I’m getting weary of the old-fashioned sex difference revival. (Yes, I’m channelling Linda Evans right now. Shut up.) It’s everywhere in the media, from Time to Newsweek. Clinical psychologist Rosalind Barnett and journalist Caryl Rivers tackle the subject in their book Same Difference: How Gender Myths Are Hurting Our Relationships, Our Children, and Our Jobs. They critique the resurgence of gender myths in modern society, especially since 9/11, paring away at the bad science propping up such myths and showing how it hurts us. And, boy, can these bitches mount a queen. In ‘The Testosterone Test,’ a section of Chapter Eight in their book, they mention a gay man who has embraced the specious notion that testosterone makes males more aggressive than females. To me this is anathema, and I’ll tell you why. I will, I tell you. I will!
As I’ve suggested, the section deals with claims that males are more aggressive than females because they have higher testosterone levels. The authors admit that males have on average ten times more testosterone than females, but they point out that the relationship between testosterone and aggression is very foggy indeed, and that we do not know whether testosterone causes aggression levels to spike, aggression causes testosterone levels to spike, or something else entirely causes both to spike. In fact, it is doubtful that there is any direct relationship between testosterone and aggression in males, according to John Archer of the University of Central Lancashire, who conducted a major review of the literature . So we should remain sceptical about claims that testosterone causes males to be more aggressive than females. It’s more complex and nuanced than that, and failing to realise this point might have real-life consequences.
To show how influential quack notions about gender science can be in popular culture, Barnett and Rivers cite a sensationalistic 2000 cover story in the New York Times Magazine called ‘The He Hormone’ . The article wasn’t written by a scientist–it wasn’t even written by a science journalist–it was written by a gay conservative Catholic essayist with HIV called Andrew Sullivan. Barnett and Rivers note that it would have been valuable reading if Sullivan had written about taking shots of testosterone to manage his HIV condition, because this might have great benefits, but he attempted to write a full-fledged science article on the relationship between testosterone and sex, citing out-of-the-mainstream scientists and making factual errors andinaccurate claims along the way. As Barnett and Rivers write,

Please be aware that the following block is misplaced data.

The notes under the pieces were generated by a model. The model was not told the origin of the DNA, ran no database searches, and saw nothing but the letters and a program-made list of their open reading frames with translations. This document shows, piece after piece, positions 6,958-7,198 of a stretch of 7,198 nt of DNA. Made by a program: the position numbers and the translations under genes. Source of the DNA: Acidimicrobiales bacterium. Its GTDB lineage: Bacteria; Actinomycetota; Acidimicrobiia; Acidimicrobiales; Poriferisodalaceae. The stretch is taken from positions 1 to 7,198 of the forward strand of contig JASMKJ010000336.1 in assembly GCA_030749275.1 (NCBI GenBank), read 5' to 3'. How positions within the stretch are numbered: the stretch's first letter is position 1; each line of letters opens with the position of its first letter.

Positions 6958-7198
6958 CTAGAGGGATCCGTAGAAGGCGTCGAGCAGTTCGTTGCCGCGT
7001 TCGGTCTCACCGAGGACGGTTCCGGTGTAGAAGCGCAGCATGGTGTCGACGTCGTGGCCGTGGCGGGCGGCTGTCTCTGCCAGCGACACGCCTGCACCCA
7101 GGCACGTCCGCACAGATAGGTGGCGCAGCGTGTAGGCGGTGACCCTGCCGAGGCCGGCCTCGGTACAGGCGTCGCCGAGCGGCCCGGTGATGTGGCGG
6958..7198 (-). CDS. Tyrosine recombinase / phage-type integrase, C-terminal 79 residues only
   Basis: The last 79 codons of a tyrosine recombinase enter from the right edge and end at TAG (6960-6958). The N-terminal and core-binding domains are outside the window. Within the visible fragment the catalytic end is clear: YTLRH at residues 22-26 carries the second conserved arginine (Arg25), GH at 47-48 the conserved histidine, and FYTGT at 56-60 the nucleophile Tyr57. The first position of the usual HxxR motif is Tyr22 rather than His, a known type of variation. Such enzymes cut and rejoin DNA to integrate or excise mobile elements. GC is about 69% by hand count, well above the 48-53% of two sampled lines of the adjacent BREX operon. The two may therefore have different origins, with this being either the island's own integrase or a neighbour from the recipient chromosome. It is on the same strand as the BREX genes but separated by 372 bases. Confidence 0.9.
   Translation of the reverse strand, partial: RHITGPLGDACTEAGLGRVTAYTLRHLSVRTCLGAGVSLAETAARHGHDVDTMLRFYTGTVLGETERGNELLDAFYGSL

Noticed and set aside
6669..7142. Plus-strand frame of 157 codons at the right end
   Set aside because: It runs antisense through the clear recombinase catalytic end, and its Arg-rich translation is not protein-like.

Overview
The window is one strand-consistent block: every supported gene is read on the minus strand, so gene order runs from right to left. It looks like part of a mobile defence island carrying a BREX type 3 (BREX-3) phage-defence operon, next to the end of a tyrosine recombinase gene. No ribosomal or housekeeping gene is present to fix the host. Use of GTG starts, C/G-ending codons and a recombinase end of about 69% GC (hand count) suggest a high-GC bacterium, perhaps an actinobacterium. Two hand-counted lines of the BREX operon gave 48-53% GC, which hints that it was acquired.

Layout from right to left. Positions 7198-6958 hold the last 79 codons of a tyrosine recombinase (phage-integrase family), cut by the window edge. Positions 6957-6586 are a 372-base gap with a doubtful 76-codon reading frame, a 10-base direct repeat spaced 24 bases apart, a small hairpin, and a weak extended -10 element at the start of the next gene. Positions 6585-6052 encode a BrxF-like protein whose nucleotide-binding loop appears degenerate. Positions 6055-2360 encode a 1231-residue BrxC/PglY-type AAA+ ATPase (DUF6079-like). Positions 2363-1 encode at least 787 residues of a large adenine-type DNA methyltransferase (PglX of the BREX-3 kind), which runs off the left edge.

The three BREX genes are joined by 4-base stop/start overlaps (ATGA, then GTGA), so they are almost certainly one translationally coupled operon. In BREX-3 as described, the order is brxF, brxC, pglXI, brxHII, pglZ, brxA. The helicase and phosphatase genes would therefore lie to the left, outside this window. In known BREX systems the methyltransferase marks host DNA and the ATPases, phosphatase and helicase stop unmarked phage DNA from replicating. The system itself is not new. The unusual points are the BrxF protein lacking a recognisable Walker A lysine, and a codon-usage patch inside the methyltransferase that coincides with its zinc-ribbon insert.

Robert Sapolsky, an eminent Stanford University professor of biology and neurology and an expert on testosterone, told Slate that Sullivan ‘is entitled to his fairly nonscientific opinion, but I’m astonished at the New York Times [for publishing his article].’ Saposky notes that one of the studies cited by Sullivan is a scientific laughingstock that was discredited long ago. Three other respected researchers signed a letter to the Times about the article, stating, ‘[i]n particular, there are scant results from well-controlled experiments showing that testosterone affects behaviour of normal men in the ways asserted by Sullivan.’
So, given this scientific insight, my question to Sullivan is: Really? Are you serious? I am gonna put on my Lee Press-On Nails and slap the bitch off your face. You should know better, queen!
But, in honesty, why in the world would a gay man be promulgating such pseudoscience? Immediately I am drawn to five facts: he is gay, male, conservative, Catholic, and HIV positive. This is a very complex archetype to read, but to me it ultimately screams “sexual insecurity.” Of course, nobody should be promoting the pseudoscience Barnett and Rivers describe, but one would think that a gay man, of all people, would be among the first to recognise and criticise it. Doesn’t Dan Savage campaign against gay bullying? Doesn’t Sullivan? Anti-gay bullying is motivated largely by gender norms, after all, and gay people don’t fit into the traditional male-female procreative script so integral to such norms. I think this strange disjunction in gay men like Sullivan stems from a sort of schizophrenia or cognitive dissonance over gay men being aggressive but also compassionate. Gay men want to be accepted for being effeminate, but, ironically, they also want to assume the bully’s role and hence gain power over the people who once tortured them. The white, bearded, brunette bear in plaid becomes this macho–in some cases very supercilious–bully towards the shaved, tanned, blond twink at the local gay disco. (Don’t get me wrong–I think they’re both silly for their own reasons.) The effect isn’t physical, but it’s psychological. And that’s also damaging.
Everybody should be dispelling gender myths, but one would expect gay men to be among the first to do so, because of their own personal experiences with how such myths have hurt them. But faggots have foggy memories, and their minds are like phantasmic labyrinths. I don’t think Sullivan wants to hurt people, but I think he does so with his essay. I think he might be confused, desperate, and slightly egotistical. Gay people should be reading more academic literature on feminism and gender theory, like Barnett and Rivers’s book or Cordelia Fine’s Delusions of Gender, and they should be constructing an argument which produces a fuller image of who we should be as human beings. We should be raping the airwaves with real, sound, solid science on how everybody suffers from gender myths.
1. J. Archer, ‘The influence of testosterone on human aggression,’ British Journal of Psychology 82 (1991); 1-28.
2. Sullivan. “Why Men Are Different.”